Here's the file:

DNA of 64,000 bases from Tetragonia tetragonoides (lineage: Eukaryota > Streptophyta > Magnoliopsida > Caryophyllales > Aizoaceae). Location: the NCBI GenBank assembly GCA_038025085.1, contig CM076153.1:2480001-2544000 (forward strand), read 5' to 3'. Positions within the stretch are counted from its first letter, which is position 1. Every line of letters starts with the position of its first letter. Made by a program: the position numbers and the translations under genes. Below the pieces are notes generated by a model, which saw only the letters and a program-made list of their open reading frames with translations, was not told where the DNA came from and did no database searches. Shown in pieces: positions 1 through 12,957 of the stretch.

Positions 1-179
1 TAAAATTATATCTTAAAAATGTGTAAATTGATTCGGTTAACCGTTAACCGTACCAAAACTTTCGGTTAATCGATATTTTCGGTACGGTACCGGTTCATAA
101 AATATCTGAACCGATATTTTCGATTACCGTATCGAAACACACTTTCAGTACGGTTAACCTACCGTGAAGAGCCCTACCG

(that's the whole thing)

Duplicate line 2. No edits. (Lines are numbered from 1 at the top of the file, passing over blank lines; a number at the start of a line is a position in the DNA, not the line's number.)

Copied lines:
Positions 1-179